10 tenancy rights every student should know
It's easy to get lost in the excitement of moving into a new rented place, but it's vital student tenants know their rights before signing anything. Use our tips to ensure you don't get ripped off.
All too often, we hear stories of landlords taking advantage of young people's lack of knowledge when it comes to their tenancy rights.
We're here to arm you with the facts, so you know exactly what you do and don't have to put up with. After all, if you're clued up properly, you could save some serious money on renting.
Whether you're moving into your first privately rented flat, or you're already painfully familiar with the house-rental scene, you'll need to know your rights as a tenant.
What is an HMO?
Before getting into the finer details of your rights as a private renter, we'll clarify the meaning of HMO (house in multiple occupation).
An HMO is a larger property that's home to three or more unrelated people who are sharing facilities such as a toilet, bathroom or kitchen. And, by 'unrelated', we mean tenants who are not part of the same 'household' (i.e. family or a couple).
Most student houses will qualify as HMOs, and when renting out properties like this, landlords are expected to follow extra procedures (which we'll explain as we go through).
What are your rights as a student tenant?
Here are your rights as a student in shared or single accommodation:
Fire safety in rental properties
There are a few things that your landlord is required by law to do to ensure you're protected against fire hazards in your property.
Firstly, there should be adequate means of fire escape in your property, and at least one smoke alarm on every floor of the building which is used as living accommodation.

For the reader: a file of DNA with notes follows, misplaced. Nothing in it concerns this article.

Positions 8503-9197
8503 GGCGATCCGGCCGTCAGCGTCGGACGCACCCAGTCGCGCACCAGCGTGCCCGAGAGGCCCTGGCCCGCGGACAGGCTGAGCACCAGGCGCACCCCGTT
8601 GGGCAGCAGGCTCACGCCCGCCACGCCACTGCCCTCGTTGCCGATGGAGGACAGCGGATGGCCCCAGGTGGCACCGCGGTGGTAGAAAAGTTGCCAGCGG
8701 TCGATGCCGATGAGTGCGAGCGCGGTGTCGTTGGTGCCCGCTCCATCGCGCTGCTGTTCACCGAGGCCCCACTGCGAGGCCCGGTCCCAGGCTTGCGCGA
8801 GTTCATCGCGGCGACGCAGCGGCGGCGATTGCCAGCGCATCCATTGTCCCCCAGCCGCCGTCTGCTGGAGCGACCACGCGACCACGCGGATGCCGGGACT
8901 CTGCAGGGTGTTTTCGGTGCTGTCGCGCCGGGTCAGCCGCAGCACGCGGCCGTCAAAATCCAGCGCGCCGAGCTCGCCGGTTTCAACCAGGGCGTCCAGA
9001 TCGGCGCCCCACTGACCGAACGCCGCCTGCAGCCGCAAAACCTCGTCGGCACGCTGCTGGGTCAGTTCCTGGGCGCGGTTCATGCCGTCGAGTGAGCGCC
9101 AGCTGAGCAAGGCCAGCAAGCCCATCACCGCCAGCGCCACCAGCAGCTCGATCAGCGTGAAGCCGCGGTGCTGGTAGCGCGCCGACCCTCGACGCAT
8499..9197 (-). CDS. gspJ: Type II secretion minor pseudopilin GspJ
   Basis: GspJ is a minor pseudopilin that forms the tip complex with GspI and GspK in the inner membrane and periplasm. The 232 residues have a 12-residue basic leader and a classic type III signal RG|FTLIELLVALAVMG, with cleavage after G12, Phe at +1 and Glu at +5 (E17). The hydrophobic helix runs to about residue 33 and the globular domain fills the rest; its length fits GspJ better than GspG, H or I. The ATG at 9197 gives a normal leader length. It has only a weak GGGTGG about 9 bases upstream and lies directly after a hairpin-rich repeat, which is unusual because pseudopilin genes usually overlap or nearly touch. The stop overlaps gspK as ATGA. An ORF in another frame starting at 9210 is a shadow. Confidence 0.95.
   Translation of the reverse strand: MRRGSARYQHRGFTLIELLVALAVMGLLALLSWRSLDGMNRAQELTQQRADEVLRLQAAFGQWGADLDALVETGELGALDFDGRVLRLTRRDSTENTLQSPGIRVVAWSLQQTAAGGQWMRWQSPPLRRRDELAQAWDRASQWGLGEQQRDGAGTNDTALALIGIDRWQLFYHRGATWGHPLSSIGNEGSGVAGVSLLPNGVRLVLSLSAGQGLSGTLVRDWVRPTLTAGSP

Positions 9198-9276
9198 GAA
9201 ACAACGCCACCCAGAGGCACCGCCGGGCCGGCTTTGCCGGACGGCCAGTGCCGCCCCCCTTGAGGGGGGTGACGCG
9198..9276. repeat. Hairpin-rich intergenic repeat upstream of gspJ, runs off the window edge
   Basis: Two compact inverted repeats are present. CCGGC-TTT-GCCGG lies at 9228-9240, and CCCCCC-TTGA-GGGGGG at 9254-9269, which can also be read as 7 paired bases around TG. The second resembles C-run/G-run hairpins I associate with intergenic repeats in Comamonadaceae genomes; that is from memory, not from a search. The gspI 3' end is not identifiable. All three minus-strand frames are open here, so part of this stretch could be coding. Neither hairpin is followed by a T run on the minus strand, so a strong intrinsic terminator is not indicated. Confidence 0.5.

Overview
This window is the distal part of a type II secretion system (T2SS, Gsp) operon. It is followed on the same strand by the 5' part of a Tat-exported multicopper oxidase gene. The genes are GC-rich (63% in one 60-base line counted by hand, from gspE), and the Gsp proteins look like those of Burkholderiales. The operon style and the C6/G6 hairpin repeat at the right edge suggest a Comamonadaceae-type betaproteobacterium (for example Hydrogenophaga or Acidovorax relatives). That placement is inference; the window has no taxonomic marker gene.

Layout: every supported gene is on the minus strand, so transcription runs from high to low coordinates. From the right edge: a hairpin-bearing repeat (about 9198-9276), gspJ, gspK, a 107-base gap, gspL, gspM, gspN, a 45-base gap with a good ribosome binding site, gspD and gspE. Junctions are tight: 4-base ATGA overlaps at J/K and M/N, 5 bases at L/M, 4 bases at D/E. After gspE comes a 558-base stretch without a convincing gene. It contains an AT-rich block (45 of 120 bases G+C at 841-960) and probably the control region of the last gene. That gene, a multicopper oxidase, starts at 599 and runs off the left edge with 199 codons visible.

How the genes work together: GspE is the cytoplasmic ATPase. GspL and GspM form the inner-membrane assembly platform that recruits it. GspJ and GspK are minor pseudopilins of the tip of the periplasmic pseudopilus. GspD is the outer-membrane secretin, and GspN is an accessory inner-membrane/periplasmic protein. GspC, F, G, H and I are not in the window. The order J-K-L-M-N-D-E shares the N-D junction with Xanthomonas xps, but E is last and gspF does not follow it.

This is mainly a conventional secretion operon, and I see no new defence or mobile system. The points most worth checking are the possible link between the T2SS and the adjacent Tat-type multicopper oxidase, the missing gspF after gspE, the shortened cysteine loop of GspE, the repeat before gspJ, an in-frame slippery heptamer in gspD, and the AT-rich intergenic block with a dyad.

Any room that has a working fireplace or burning stove also needs to have a carbon monoxide detector (if your property doesn't have one, we strongly recommend buying your own and invoicing your landlord for it).
If your property is classed as an HMO, then your landlord is also legally required to fit a fire extinguisher on each floor.
Make sure you check who's in charge of maintaining these alarms. If it's you, you'll have to ensure that they're working and never run out of battery. However, it's worth noting that the landlord must make sure the alarms are working at the start of each new tenancy.As well as getting protected against the risk of fire, find out how to make your house safe from burglars in our guide.
Can your landlord enter your property?
You may just be renting your house, but contrary to popular belief, the landlord, estate agent or people acting on their behalf cannot visit the property without prior warning.
If they want access to the property to give a viewing or carry out repairs, they legally need to give you at least 24 hours' notice before showing up.
If you're not going to be able to be there when they come, but you'd prefer that someone you trust was there when they visit, you can ask for a witness.
The only time they don't need to give 24 hours' notice is in an emergency, such as during a fire, a gas leak, a flood, an incident that has caused major structural damage, or when a crime has taken place on the premises.
Do landlords need to check appliances?
All gas appliances in the property must be safely installed, maintained and annually checked by a Gas Safe registered engineer. There should be a record of every check, and this should be kept at the property to prove it.